• 2. In various accounts of the initial formation of the company other figures mentioned include the lighting director and aspiring director and filmmaker, Nick (Nicola) Cernovitch (who had been at Black Mountain College along with another NYPT associate, Ray Johnson), and the composer John Herbert McDowell. While it is possible both Cernovitch and McDowell may have been involved in its conception and were active in many of the productions, the incorporation letter for the Theatre along with many of the announcements, programs and the prospectus (1964) list these five figures as the founders. My thanks to Gerard Forde for sharing a copy of the certificate of incorporation for the American Theater for Poets from Box 6, Diane di Prima Papers, Special Collections Research Center, Syracuse University Library. See di Prima, 255 and Stephen J. Bottoms, Playing Underground: A Critical History of the 1960s Off-Off Broadway Movement (Ann Arbor: University of Michigan Press, 2004): 62. In 1965 the company, shortly before its complete dissolution, became a members-only club, the American Arts Project, to side-step an elevation of policing of the arts in New York City.
  • 3. Di Prima, 186, 256.
  • 4. There is significant cross-over among figures and aesthetics in both the Judson Poets’ Theater (which had also began a series of one-act plays in 1961) and Judson Dance Theater (founded in 1962) with the New York Poets Theatre that falls beyond the scope of this essay but that merits further attention.
  • 5. José Esteban Muñoz has characterized Johnson’s aesthetic in these terms and written about Johnson’s work in relation to what he calls an “emergent queer postmodernism” of the period. For more information, see Cruising Utopia: The Then and There of Queer Futurity (New York and London: New York University Press, 2009): 121.
  • 6. As the primary administrator and record-keeper of the operations (named officially as the “Secretary/Treasurer”), di Prima’s biases and any misrepresentations have taken on some centrality in the minimal scholarship that exists on the Theatre. She has noted the gendered division of labor among her cohort as typical of that time in her memoir. While I do not want to exclusively privilege one account of the Theatre at the expense of all others, I find her recollections use a language that resonates most closely with what I have come to understand of the Theatre at this historical moment.
  • 7. Muñoz has proposed that many of the creations, performances and activities of the New York avant-garde during this period might best be understood as “gestures” that defy easy definition and signal queerness. Cruising, 65–67.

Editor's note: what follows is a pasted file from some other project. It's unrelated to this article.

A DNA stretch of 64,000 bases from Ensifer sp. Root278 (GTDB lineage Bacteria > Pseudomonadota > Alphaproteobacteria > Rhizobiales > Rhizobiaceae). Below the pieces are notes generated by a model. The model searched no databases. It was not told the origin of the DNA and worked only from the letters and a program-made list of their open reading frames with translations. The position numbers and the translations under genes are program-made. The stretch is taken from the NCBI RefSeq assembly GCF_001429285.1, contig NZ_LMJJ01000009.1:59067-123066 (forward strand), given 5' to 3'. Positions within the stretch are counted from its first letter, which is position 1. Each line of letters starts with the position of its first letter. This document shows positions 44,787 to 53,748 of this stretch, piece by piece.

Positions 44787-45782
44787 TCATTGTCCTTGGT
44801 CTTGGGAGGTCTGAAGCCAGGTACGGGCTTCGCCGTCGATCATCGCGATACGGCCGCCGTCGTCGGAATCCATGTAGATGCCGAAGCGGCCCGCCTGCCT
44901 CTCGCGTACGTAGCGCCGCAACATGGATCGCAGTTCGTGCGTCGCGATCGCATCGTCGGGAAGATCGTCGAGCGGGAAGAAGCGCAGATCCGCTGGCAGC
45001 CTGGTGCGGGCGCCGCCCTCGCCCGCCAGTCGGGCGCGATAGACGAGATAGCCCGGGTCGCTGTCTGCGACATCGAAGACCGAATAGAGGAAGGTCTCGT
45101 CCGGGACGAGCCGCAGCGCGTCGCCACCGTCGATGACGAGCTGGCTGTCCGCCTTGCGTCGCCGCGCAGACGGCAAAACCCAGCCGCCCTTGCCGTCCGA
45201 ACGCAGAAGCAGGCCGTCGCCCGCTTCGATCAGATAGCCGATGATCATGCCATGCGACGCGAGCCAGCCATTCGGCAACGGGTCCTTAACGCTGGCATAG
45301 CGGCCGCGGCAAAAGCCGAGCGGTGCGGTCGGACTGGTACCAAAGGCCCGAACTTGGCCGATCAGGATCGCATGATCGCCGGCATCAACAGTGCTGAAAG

• 8. Di Prima who describes her first real love affair in her memoir as having been with a woman was a working single mother during many years of the Theatre’s operation and was also, during the later years of its operation, married to Alan Marlowe, with whom Fred Herko (a close friend of di Prima’s) previously had a serious long-term relationship. Marlowe’s and di Prima’s marriage was largely one of contractual convenience rather than romantic love, according to di Prima. Jones (now Baraka) and di Prima also had an inter-racial affair during the years the Theatre was active and while Jones was married. Jones fathered di Prima’s second child Dominique. Despite the relative sexual freedoms and creative opportunities afforded di Prima during these years, she has also noted the substantial strains of being a woman in a male-dominated queer artistic world, including the challenges of choosing to become a single mother. The paradox of a sense of possibility and stifling limitation that di Prima expresses seems typical for other female artists working at the time and merits additional investigation. See di Prima, Recollections.
  • 9. For example in a program from 1965, Camille Gordon contributed an essay entitled “Musique Concrete and Chance Theatre” that links the New York artistic activities of the 1950s and 1960s to the activities of the Futurists, through the experiments at Black Mountain College, to examples of chance theatre realized at the Living Theatre, to Happenings and lastly to some of the productions at the New York Poets Theatre/American Theatre for Poets, Inc. Box 1, Folder 7, New York Poets Theatre Collection, Harry Ransom Center, University of Texas at Austin.
  • 10. Notably, many of the figures who were associated in some way or another with the New York Poets Theatre, such as Diane di Prima, James Waring and Fred Herko, often wrote some of the only existing criticism of the Theatre’s productions, which was often published in The Floating Bear, a publication edited by di Prima and LeRoi Jones. Other reviewers included Jill Johnston whose insightful criticism mainly focused on dance performances sponsored by the Theatre and appeared in her Village Voice column from 1962–65. Tellingly, the primary press coverage of the Theatre’s activities centered around its run-ins with the law. For a review of the crack-down on the arts in 1964, see Diane di Prima, “Embattled Artists,” The Nation, May 4, 1964, 463–65.
  • 11. Di Prima’s account of the newsletter’s formation credits LeRoi Jones with the original plan. For more about The Bear, see Recollections, 244, 253–4.
  • 12. Ibid., 244.
  • 13. Ibid., 254.
  • 14. See “Dance Quote Unquote,” in Sally Banes, ed., Reinventing Dance in the 1960s: Everything Was Possible (Madison: University of Wisconsin Press, 2003): 98–104.